One-eyed dog finds loving friend in one-eyed human

Bobbi Loomis’s life changed forever when she found out that she had stage 4 skin cancer, a squamous cell carcinoma that caused her left eye to droop and lose most of its vision. Doctors initially told Bobbi her cancer was inoperable, and that the only option they could offer was to try and make her as comfortable as possible in her final months.

Lucky and Bobbi Loomis; he lost an eye as a pup, she lost one to cancer. (Photo credit: Dave and Bobbi Loomis)

But Bobbi was determined to beat the odds and pull through. After getting a second opinion from specialists at Stanford Hospital and Clinics she was told she might make it after all. Bobbi’s only chance at survival involved a drastic surgery which would completely sacrifice her ability to see out of her left eye, but it was a sacrifice she told the doctors she was willing to make if it meant saving her life.

“They looked at me and said, ‘Oh yeah, we can do this,” Bobbi says of the doctors who treated her back in 2009. Thankfully, Bobbi’s surgery was a complete success, as she tells The Huffington Post. “They got every single bit of cancer out,” Bobbi says. “They’re why I’m alive.”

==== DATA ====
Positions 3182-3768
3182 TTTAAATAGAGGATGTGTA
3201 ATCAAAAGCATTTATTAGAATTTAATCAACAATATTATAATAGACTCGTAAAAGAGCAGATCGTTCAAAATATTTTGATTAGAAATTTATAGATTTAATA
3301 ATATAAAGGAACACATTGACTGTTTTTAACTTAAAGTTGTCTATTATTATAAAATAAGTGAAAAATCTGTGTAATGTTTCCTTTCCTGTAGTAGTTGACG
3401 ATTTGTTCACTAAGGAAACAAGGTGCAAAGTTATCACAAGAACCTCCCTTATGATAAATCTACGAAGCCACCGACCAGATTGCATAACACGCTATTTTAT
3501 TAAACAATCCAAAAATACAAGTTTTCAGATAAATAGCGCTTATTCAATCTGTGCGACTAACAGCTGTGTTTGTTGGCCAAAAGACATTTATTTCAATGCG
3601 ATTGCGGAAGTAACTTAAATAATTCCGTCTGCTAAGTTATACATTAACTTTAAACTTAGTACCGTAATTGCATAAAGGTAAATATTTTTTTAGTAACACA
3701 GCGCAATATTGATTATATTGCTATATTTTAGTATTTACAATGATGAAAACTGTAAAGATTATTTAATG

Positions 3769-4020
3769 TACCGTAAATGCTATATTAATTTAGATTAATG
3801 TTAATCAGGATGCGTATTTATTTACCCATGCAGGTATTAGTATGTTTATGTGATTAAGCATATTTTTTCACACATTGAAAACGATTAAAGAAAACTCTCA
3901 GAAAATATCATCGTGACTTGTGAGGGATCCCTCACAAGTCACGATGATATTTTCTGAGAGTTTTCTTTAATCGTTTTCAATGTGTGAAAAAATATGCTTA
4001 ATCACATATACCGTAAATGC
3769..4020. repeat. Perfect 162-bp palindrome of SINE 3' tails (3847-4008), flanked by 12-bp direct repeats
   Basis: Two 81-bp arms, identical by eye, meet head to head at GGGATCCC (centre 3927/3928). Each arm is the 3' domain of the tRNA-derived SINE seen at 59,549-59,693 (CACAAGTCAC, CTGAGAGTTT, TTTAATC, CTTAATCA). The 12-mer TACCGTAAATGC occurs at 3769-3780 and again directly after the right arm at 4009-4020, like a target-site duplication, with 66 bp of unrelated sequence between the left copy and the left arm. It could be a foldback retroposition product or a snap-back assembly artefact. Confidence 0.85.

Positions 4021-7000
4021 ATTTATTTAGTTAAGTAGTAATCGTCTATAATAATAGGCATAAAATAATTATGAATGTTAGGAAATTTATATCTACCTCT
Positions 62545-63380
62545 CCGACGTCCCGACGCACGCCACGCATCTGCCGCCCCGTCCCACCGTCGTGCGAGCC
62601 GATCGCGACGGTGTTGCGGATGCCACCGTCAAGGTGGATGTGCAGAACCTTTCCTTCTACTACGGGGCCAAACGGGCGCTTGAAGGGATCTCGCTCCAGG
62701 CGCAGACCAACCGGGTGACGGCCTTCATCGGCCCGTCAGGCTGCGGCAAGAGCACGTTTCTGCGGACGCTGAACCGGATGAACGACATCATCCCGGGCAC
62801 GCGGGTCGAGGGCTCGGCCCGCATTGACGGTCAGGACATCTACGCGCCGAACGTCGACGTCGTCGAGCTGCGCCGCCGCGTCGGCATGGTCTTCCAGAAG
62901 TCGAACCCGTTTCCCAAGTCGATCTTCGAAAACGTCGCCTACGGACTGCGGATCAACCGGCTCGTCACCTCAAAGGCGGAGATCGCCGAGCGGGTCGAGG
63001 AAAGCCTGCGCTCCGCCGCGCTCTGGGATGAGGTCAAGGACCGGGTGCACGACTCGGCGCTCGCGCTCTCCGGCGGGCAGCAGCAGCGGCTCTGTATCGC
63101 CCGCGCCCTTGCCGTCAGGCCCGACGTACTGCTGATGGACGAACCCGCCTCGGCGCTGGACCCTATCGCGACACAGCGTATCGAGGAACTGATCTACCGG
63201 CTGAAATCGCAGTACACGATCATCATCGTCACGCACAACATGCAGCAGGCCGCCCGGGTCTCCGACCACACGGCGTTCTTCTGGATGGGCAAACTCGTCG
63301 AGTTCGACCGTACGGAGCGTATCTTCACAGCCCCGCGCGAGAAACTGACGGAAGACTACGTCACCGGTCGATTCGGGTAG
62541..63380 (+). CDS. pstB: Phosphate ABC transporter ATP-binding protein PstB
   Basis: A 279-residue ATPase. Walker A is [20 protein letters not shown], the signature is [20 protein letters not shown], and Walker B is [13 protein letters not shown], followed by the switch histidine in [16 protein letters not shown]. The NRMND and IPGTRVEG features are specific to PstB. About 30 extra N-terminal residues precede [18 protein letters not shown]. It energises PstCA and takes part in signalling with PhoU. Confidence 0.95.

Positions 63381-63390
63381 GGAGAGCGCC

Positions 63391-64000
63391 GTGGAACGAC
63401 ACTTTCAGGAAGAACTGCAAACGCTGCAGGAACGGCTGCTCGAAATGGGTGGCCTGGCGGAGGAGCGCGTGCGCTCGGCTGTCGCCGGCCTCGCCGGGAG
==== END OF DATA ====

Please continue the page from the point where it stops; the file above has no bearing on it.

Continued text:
Since that life-saving procedure, Bobbi has lived her life with one eye, her damaged one often covered in a variety of colorful fabric patches. Despite what she’s lost, the Reno, Nev., resident has kept a positive outlook since getting a second chance at life.

Four years ago, shortly after her surgeries, Bobbi met someone else with that same fighting spirit while on her way to a routine visit to the dentist — a Border Collie appropriately named Lucky. Like Bobbi, Lucky also has only one eye.

Lucky lost his right eye shortly after he was born when his mother accidentally stepped on his face, causing severe and irreparable damage to the Border Collie’s eye. Veterinarians made the tough decision to remove the permanently injured eye, but Lucky hasn’t let that crush his spirit.

Bobbi says she and Lucky hit it off right from the start — so much so that, for the past three years, Lucky spends weeks at a time staying with the Loomis family at their Reno home.

“We’re almost like a one-eyed family,” Bobbi jokes. “I’ve got one and Lucky’s got one.”

Bobbi’s husband, Dave Loomis, agrees. “He’s our little God dog,” Dave says of Lucky.

The Loomises want the whole world to know Lucky’s story, calling their special canine companion an inspiration.

“What we can learn from Lucky is not to give up on animals just because they’ve got one eye or a leg cut off or something wrong with them,” Bobbi explains.

“They didn’t euthanize Lucky when he had his accident,” Dave adds. “And thank goodness, because he turned out to be such a great doggy.”

Source: The Huffington Post